Law & Courts

Legislation Tightens Fiscal Oversight of California Charters

By Caroline Hendrie — October 11, 2005 3 min read

A bill giving county-level education officials the power to investigate suspected fiscal malfeasance by charter school operators is among several charter-related measures that Gov. Arnold Schwarzenegger of California has signed into law.

The measure grew out of the collapse of the network of schools run by the California Charter Academy, which enrolled some 4,500 K-12 students and 7,000 adult students at more than 50 campuses and online before abruptly closing in August 2004. A state audit released last spring concluded that the Victorville, Calif.-based chain had misused state and federal funds. The audit prompted the state to file a $23 million claim in bankruptcy court against its for-profit management company. (“Calif. Charter Network Misused Millions in Aid, Audit Finds,” April 20, 2005)

The new law gives county superintendents of schools the authority to review the fiscal records of any charter schools in their counties that they suspect of illegal practices. It also authorizes county superintendents to call in the state’s Fiscal Crisis and Management Assistance Team to scrutinize charter schools and school districts within their jurisdictions.

County superintendents and the fiscal-crisis team played major roles in the state’s audit of the California Charter Academy. But their authority to act came from the California Department of Education.

Supporters say the law will improve oversight of wayward California charter schools when their authorizers—usually school districts—aren’t keeping a close eye on the schools they charter.

“It’s an extra layer of accountability,” said Adonai Mack, a lobbyist in the state education department.

Finance Bills Signed

Another new measure, also signed by the Republican governor late last month, will phase in an increase in the state money that charter schools receive in lieu of applying directly for 28 sources of categorical funding, which is aid for specific purposes such as transportation, gifted education, or school safety.

Under the change, the state’s charter school block grant will climb from less than $300 per pupil this school year to $500 per pupil in the 2007-08 school year. The California Charter Schools Association hailed the measure as a big win for the state’s roughly 570 charter schools, public but largely independent schools that together enroll more than 200,000 students.

“It gets phased in over three years, which is somewhat disappointing,” Caprice Young, the association’s chief executive officer, said last week. “But we’re just pleased that the governor and the legislature supported this huge step toward equalizing funding for charter schools.”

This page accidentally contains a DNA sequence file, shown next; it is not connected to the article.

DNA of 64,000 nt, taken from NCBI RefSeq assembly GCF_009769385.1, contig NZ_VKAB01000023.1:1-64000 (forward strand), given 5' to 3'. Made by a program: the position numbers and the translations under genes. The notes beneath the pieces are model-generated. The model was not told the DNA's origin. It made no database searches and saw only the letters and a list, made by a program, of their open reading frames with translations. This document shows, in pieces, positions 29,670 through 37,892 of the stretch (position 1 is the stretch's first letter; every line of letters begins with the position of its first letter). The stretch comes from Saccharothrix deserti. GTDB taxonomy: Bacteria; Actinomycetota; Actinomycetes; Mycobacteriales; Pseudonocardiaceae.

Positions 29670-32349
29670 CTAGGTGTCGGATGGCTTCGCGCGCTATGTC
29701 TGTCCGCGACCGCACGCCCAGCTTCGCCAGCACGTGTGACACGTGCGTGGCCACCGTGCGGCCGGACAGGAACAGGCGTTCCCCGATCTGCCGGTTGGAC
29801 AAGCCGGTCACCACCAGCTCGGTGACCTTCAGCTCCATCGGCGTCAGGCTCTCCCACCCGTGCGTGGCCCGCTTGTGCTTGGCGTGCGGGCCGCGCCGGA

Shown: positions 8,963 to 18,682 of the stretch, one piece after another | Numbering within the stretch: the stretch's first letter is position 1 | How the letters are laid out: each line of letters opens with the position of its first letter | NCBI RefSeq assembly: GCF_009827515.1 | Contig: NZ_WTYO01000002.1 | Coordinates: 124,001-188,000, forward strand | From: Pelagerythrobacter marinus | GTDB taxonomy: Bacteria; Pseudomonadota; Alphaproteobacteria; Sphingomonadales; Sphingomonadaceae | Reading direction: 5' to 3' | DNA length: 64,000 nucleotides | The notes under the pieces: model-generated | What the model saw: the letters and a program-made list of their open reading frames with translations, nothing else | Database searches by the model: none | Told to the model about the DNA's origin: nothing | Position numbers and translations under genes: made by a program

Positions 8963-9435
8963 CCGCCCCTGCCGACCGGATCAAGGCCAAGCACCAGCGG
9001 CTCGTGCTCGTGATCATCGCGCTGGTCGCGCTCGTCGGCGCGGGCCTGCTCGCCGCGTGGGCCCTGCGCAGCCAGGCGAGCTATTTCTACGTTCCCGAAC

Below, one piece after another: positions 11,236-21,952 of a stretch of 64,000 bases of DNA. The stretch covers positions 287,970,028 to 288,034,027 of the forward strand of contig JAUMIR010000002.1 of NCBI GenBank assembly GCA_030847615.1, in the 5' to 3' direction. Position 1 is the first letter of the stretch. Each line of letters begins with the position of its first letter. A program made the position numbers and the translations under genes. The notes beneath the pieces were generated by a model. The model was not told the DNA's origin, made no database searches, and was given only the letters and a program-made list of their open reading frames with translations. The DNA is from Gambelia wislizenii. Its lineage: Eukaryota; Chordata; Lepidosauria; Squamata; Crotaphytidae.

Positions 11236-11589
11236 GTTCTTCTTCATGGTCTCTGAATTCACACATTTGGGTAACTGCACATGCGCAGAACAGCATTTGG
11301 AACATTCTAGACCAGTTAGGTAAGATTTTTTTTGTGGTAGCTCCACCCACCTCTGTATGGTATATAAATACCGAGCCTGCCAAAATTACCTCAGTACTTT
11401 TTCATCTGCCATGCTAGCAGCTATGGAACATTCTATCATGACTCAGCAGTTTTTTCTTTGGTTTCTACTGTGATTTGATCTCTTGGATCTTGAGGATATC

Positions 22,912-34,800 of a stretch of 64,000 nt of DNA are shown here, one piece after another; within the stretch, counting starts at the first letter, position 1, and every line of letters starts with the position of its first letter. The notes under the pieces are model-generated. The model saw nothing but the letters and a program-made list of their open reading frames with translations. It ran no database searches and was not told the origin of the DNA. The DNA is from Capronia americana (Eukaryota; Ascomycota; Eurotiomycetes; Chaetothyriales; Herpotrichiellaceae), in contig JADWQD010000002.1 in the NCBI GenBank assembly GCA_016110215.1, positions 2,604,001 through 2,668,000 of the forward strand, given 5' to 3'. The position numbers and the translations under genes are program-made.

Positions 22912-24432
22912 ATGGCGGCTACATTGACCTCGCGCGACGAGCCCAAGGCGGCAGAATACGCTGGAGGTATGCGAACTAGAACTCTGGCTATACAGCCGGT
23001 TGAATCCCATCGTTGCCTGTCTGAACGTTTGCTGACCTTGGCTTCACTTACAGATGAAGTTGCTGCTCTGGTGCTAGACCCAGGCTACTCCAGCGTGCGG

A second new funding-related law was designed to address complaints from California’s unified school districts—systems that serve students at the elementary, middle, and high school levels—that they were taking a financial hit because charter high schools got more money per pupil than the districts received for them.

Under the new law, existing charter schools and any new start-ups in unified districts will receive their funding independently from their districts at state-determined rates that vary with the grades the schools serve. Schools converting to charter status after July 1 of this year will receive funding based on the amount that the district spent on them in the year before they made the change.

The bill was primarily conceived to address concerns about start-up charters raised by the 55,000-student San Francisco public school system and the 7,700-student Novato school district in nearby Marin County. Along the way, the bill’s focus was expanded to tackle concerns that some high schools might have a financial incentive to convert to charters. Those issues came to the fore after Granada Hills High School in Los Angeles converted to charter status in 2003 amid intense political controversy. (“With Little Debate, L.A. High School Gets New Charter,” May 19, 2004, “Romer Raises Stakes In L.A. Charter Fight,” May 21, 2003)

“This legislation will go a long way in maintaining funding equity between charter schools and existing schools within unified school districts,” Arlene Ackerman, the superintendent of schools in San Francisco, said in an e-mail last week.

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A version of this article appeared in the October 12, 2005 edition of Education Week as Legislation Tightens Fiscal Oversight of California Charters


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